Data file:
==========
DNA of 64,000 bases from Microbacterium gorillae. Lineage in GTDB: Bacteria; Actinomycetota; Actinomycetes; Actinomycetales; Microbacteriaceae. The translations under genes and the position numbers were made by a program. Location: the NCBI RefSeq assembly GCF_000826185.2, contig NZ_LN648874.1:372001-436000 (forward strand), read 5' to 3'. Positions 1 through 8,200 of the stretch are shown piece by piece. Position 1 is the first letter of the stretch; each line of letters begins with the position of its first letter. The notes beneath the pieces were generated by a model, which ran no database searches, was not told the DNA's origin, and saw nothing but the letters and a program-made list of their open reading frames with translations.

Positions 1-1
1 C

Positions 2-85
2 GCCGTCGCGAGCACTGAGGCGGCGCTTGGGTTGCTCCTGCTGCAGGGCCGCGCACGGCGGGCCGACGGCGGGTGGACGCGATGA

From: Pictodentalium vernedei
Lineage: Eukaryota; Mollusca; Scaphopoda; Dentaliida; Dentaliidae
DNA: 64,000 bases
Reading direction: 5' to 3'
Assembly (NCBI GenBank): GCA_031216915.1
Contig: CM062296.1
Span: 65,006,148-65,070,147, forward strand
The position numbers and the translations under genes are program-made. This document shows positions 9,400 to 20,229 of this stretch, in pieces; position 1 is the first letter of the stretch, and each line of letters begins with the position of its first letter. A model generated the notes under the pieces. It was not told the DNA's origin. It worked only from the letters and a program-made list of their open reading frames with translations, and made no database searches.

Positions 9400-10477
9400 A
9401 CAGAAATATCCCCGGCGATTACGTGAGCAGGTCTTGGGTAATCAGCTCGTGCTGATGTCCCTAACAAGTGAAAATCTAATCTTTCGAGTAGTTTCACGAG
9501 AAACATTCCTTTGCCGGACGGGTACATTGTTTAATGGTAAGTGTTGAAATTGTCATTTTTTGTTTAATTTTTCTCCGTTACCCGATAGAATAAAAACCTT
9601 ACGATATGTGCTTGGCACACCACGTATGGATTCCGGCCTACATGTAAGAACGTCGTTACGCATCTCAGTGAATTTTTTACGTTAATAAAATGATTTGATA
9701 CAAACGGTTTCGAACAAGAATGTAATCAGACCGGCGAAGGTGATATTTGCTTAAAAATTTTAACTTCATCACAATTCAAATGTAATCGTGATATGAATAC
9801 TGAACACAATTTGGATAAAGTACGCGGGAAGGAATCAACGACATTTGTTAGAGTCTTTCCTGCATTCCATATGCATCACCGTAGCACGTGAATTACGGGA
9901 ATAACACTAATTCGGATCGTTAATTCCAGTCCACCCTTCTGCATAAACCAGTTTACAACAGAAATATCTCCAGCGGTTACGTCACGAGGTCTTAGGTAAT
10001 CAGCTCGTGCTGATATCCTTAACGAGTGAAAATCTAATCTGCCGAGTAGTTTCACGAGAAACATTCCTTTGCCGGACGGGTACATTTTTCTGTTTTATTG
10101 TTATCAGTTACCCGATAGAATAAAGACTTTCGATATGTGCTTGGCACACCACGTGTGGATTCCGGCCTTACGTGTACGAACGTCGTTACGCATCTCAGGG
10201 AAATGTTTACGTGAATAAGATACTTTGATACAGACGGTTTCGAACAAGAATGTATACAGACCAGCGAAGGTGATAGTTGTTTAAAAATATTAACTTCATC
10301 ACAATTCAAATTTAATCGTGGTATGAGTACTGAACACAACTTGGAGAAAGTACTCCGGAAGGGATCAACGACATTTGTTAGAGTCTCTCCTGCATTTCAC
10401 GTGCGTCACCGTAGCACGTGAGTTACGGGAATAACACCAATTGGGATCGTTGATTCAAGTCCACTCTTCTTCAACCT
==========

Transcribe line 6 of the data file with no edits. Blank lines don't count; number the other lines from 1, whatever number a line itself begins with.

From: Pictodentalium vernedei